How our fast-growing start-up attracted investors
Securing investment can be essential if you want to scale your start up business. Steve Pearce of TickX explains why he and his co-founder Sam Coley turned down three Dragons, while providing his advice on how to attract other high-calibre investors, even for small business funding.
Name: Steve Pearce, co-founder and CEO of TickX.
Business: TickX – “the event ticket search engine” – fast-growing Manchester-based tech start-up with a host of top investors. TickX aims to replicate the success of the likes of GoCompare and Skyscanner, but for UK events. Its website brings together more than 70,000 events from 35-plus ticket websites (including Ticketmaster, Skiddle and StubHub!), allowing users to compare ticket prices for gigs, festivals, club nights, sports events, theatre and comedy shows.
Background: TickX was set up in 2014 by Steve Pearce from Leeds and Sam Coley from Tighnabruaich, both now 24. To date, the fast-growing tech start-up has raised £925,000 of investment, with investors including music industry heavyweight Ministry of Sound. More than 150,000 people use the TickX website each month, with TickX receiving a commission for every ticket sold via its platform.
How did your new business start?
Steve Pearce (SP): “While at university in Manchester I came up with the idea of creating one online platform as a more convenient alternative to trawling through endless websites for event tickets. I mentioned the idea to Sam, who’d successfully started his own software development business when he was just 16. He liked the idea and we started the business in late 2014. We bootstrapped our way forward for a year, spending little, but using our own money when necessary. We developed a minimal viable product, got some traction, attracted our first commercial partners and it’s grown from there.”
Tell us about your experiences on Dragons’ Den…
SP: “The show’s researchers read about us in the Manchester Evening News. We were asked to apply, passed an audition and went along for the filming in May 2016, although our episode didn’t air until New Year’s Day 2017. It was daunting, but a brilliant experience. We attracted offers from three Dragons, but turned them down because their valuation of our new business didn’t match ours. If we could have agreed, maybe we’d now have a Dragon onboard too, but turning them down hasn’t affected us in any bad way. We’re confident we made the right decision.”
You had already attracted a big name investor?
SP: “Yes, in September 2015 we raised seed investment worth £175,000, led by Ministry of Sound. Believe it or not, we just cold-called them – all a bit mad. They’ve been really supportive and it’s a brilliant name to have onboard. I think you make your own luck – you must put yourself out there. That early investment enabled us to totally focus on growing TickX.”
Tell us about your other investors?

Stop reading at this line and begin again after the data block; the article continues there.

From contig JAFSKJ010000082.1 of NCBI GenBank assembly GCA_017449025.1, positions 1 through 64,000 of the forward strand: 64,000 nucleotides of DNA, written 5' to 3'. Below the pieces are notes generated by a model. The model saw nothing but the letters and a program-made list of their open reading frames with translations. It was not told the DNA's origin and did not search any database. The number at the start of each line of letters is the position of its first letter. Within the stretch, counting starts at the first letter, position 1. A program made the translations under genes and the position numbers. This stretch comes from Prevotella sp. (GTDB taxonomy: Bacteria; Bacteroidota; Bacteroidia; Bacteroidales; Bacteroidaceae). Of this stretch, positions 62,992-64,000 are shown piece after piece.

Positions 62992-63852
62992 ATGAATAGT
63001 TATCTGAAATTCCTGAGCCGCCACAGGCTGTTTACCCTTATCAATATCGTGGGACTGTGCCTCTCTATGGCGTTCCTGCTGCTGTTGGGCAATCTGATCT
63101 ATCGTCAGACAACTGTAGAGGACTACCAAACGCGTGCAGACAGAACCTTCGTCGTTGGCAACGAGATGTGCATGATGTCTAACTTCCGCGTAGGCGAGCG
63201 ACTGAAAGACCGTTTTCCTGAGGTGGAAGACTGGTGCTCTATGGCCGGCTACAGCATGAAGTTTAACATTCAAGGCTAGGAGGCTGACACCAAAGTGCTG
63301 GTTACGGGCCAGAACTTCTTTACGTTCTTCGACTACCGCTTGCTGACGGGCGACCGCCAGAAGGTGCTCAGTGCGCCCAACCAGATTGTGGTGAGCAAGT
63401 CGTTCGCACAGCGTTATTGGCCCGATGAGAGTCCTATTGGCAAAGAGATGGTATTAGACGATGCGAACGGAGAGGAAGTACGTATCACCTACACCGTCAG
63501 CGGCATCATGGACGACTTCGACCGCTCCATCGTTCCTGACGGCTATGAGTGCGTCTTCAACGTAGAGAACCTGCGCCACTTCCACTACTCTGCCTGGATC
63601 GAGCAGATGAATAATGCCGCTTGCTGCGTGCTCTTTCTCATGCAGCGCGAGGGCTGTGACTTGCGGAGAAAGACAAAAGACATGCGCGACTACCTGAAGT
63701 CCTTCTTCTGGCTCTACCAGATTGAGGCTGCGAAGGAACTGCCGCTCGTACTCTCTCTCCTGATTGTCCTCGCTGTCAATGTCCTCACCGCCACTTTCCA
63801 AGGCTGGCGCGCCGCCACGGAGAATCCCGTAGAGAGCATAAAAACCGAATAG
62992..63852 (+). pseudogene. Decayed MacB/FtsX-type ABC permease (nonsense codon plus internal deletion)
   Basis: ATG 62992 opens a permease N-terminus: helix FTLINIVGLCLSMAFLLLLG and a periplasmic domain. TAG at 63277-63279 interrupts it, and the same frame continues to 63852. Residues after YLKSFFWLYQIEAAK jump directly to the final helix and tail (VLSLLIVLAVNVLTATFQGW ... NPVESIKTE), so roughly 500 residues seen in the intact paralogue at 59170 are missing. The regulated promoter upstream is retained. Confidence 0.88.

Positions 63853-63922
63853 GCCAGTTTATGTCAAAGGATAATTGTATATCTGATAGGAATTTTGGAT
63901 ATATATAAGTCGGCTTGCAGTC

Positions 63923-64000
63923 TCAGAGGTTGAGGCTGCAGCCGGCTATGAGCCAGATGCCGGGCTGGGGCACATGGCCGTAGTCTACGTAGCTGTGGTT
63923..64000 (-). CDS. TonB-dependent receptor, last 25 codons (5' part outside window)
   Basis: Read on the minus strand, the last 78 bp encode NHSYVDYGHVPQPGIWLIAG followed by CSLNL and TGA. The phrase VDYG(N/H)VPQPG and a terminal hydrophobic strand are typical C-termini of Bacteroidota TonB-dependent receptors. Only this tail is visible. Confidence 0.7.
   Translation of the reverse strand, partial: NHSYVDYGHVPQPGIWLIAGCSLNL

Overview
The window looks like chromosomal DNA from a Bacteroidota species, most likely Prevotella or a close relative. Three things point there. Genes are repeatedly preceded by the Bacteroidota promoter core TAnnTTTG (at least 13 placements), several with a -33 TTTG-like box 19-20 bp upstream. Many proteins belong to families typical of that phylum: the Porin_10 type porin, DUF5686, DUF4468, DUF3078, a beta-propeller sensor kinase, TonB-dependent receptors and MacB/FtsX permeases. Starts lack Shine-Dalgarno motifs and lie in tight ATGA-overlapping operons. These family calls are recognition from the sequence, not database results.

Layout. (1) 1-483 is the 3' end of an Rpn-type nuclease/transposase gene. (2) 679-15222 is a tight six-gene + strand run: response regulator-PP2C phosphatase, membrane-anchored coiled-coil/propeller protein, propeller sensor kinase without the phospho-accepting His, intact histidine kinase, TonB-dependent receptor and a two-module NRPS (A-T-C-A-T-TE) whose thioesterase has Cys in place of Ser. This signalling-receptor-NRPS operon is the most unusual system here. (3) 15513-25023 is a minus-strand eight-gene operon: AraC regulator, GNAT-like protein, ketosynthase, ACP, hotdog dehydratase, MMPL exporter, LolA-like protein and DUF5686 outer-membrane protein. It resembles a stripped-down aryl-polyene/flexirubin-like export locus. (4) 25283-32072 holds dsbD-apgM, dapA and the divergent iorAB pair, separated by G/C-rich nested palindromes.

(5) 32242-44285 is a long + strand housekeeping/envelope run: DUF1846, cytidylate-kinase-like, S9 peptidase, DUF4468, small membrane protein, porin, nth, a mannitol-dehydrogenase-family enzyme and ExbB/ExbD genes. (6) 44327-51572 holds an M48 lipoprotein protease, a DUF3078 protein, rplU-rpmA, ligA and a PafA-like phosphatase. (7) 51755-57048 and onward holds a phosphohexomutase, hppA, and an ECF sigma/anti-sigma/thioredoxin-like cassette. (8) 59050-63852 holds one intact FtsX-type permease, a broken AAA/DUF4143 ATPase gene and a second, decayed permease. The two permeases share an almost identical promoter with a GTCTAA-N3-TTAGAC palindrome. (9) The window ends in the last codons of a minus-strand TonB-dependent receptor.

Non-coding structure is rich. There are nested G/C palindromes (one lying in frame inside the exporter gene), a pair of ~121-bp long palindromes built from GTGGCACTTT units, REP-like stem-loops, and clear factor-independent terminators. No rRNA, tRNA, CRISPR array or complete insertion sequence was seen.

SP: “Our most recent investment has come from [investment firm] 24Haymarket plus high-profile investors, such as former BskyB chairman Nick Ferguson and Stan Boland, who built four technology companies and sold them for more than US$1.5bn. We’ve used the money to develop our technology, create new commercial agreements, market the business and build our team – we’re now 14 strong, with an average age of 24. We have an incredible support network. Attracting investment isn’t just about the money, you can also benefit from an investor’s expertise and contacts, while adding to your credibility. Going to events and networking has enabled us to meet investors. Since turning the Dragons down we’ve raised investment worth £750k – ten times what we asked for on the show.”
What has the company been doing recently?
SP: “We’ve just launched a Facebook Messenger Bot, which offers an even more convenient way to find best-price event tickets. Since Dragons’ Den was filmed we’ve grown our revenues five times and we have more than 150,000 active monthly users and counting. But we’re ambitious and plan to take the business global.”
What advice do you offer to others who want to attract investment?
SP: “Make sure you’re investment ready. Normally people won’t invest in an idea, they want to see something tangible that’s already working. Their money should simply enable you to grow bigger and quicker. Your numbers must add up and investors will want to see evidence that they’ll make a good return. And you, the business owner, must impress them. It’s about your vision, drive, skills and attributes too, and the talent your people possess. You can include this information in a detailed business plan.”
Any other final words of advice?
SP: “Reach out to the right investors. Explore as many viable options as possible and start lots of conversations. Get people excited in what you’re doing and plan to do. Carefully consider offers – it’s not simply a case of accepting the most money. And realise that attracting investment takes effort, but don’t let it distract you from your day-to-day responsibilities. Securing the right type of investor gives you an incredible feeling – it’s hugely satisfying.”